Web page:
The picture of the dried fish, etc was taken out over my boat deck. One moring we were awoken early by loud talking and I got up and the Chiese on the boat were buying all sorts of fishy things from the Chinese boat people below. Lots of bargaining and nets filled with money and fish going up to the deck of the people who were buying.  Quite a racket, but quite interesting too!

Tuesday, May 12, 2015


I forgot to say that as we were exploring Shanghai, it really didn't seem like China at all, so we went to see Chinatown.....IN CHINA! I thought it was funny. A place set in a big Chinese town that was so modern they had to have a Chinatown of old in it. It was very much like Chinatown in San Fransisco, New York, or Vancouver, except all the tourists were Chinese and it was very very crowded! Something strange about that. This is where all the "knock offs" are sold and buyer beware! They make everything look so legit!  And there was a Starbucks of 180 Starbucks in Shanghai!
This am I was feeling bad and stayed in bed all day.  Steve went with some other travel matesto the  Bund(waterfront) and after they were turned loose, he made it to a real Chinese silk factory where he bought a silk comforter, which is supposedly better than down. You can use it all year round. He also bought me a beautiful scarf there.  After the real deal, he and another few people wanted to go to the fake area where there are are all sorts of "backroom" deals being made in jewels, watches, etc. he and another guy found a "Rolex" seller, but the guy was nervous and had to take them into a back room, something we were warned NOT to do. They each wheeled and dealed and ended up with an "authentic" Rolex.  Yeah.  We'll box, no service, no guarantee. Hmmm. We'll have to see who got the best deal!
After being in bed all day, I rallied enough to attend our farewell dinner at a French Restuarant, the only non Chinese meal we had the whole trip. I wore my beautiful new scarf! But , as we returned to the hotel, I was feeling punk again!

Monday, May 11, 2015


Got our luggage off the ship...check out the pic! Old fashioned way but amazingly strong crew does it easy. Checked in for a night flight to Shanghai. We arrived about 10:30 to delightful weather and no smog. I was feeling sick and just wanted to go to bed. We were holed up at the Hilton. Sweet. I could be sick there. And miracles....FB and google were now allowed. I dont get it! We slept in and the next am took a walk in a beautiful park in the French Quarter. We have been doing a little Tai Chi some mornings with our guide. Always outside in a delightful setting.  He is making us a Tai Chi video that goes through the excercises we learned, and I plan to practice it.  I loved taking his instruction in China. Shanghai is different than the other cities we visited because it feels European and is even called "Paris of the West". It is on the Yellow Sea and a moderate climate, with a lot of Westerners, and English signs and English spoken, so it feels comfortable. As in all of China, guns are illegal, the police do not carry guns, and probabaly the only thing to ever worry about is pick pockets in the crowded markets. We went into Chinese grocery store to buy candy and look around and they took our water bottles.  But, as were were leaving they handed them back, even remembering who's was who's! funny! After communism, and expulsion of foreingners, Shanghai went into decline. But, it has recovered nicely  with banks and economics rule. The city is vibrant and bustling, and beautiful and by far my favorite place on the whole trip, even though I was feeling pretty sick by nighttime. Everyone went to a traditional Chinese acrobatic show after dinner.  I skipped it all, and just went to bed!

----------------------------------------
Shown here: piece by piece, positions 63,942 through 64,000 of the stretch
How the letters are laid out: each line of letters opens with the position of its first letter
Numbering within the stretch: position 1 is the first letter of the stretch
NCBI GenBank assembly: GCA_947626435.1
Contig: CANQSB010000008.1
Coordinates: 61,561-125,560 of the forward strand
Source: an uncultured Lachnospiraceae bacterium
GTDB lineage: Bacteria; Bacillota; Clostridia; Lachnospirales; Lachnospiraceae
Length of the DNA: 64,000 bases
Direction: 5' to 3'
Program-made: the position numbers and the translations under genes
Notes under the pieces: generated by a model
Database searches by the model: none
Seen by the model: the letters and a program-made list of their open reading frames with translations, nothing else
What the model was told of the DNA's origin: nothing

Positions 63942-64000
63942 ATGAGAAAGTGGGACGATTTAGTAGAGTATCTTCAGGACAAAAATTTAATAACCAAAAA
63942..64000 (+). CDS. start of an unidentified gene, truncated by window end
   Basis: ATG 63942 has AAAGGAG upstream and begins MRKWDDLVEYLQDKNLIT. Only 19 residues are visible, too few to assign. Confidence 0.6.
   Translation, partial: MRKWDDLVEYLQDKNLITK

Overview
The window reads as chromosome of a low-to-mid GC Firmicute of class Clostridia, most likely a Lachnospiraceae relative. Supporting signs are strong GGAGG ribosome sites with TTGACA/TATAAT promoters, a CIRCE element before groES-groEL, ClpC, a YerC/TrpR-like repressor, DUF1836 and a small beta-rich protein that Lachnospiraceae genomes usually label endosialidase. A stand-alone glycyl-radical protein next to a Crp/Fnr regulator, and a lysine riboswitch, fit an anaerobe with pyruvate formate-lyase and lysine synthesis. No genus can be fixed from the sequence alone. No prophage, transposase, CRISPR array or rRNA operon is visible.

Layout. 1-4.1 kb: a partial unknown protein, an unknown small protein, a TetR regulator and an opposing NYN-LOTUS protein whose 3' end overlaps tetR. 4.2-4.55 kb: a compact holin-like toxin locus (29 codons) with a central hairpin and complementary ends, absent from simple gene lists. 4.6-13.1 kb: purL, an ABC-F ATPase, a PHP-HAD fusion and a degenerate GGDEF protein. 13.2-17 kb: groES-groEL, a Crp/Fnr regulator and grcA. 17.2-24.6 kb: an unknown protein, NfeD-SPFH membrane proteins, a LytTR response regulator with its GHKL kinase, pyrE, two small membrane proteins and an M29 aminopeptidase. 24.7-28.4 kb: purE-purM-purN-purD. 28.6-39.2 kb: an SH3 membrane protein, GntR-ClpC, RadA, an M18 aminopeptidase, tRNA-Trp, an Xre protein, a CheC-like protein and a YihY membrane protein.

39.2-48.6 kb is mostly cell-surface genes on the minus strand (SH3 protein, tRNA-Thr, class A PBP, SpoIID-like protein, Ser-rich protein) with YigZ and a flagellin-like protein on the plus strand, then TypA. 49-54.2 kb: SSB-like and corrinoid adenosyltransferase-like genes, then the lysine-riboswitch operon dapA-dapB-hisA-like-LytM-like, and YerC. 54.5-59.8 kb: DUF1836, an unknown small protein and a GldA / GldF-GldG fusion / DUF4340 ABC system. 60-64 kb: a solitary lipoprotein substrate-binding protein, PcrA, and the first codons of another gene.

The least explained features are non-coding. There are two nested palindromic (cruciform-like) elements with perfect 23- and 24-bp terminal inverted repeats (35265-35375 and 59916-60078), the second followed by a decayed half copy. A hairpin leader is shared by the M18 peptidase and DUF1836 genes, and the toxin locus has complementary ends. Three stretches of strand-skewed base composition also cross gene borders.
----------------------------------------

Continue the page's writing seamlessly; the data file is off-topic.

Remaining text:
We flew 4 small flights while in China. From the minute our Air Canada flight touched down in Beijing, we were very impressed with the Chinese airlines. The airports were beautiful, spacious and very modern and easy to navigate. Probably, the best airports I have ever been in in the world. The planes we spotless, efficiently boarded and ran right on schedual. We flew 3 different Chinese airlines. The crews were young, but there were alot,of crew for each plane, so things were taken care of immediately. They always served a hot meal, and while NOT gormet, they were adequant. This all in coach. The Chinese are masters at moving large amounts of people efficiently. Customs were quick also. Cars are all new. We never saw an old car in any of China. The cities have alot of cars, but not many trucks. The freeways are big and new and signage is everywhere. The rail system also is efficientand  the subway was a piece of cake, and we found no one there speaking English. We used "sign language" and people were helpful, but the subways were extremely clean and safe, and even tho they are packed with people, people are orderly and curtious. I was expecting chaos and crowding and yelling and misery. Every transport was the exact opposite of that, and we were impressed. I Love the picture of the different speeds on can go in different lanes. Why don't we do that? The Chinese are not bad drivers. No one speeds, the cars are all new,and people just seem to know how to drive. The only thing I thought was odd is they do not stop for people on foot! At all, even if you have the light in your favor or are in a crosswalk, they will completly ignore that and just keep moving. It is usually at a slower speed, but you have to be on your toes and ready to dash or die!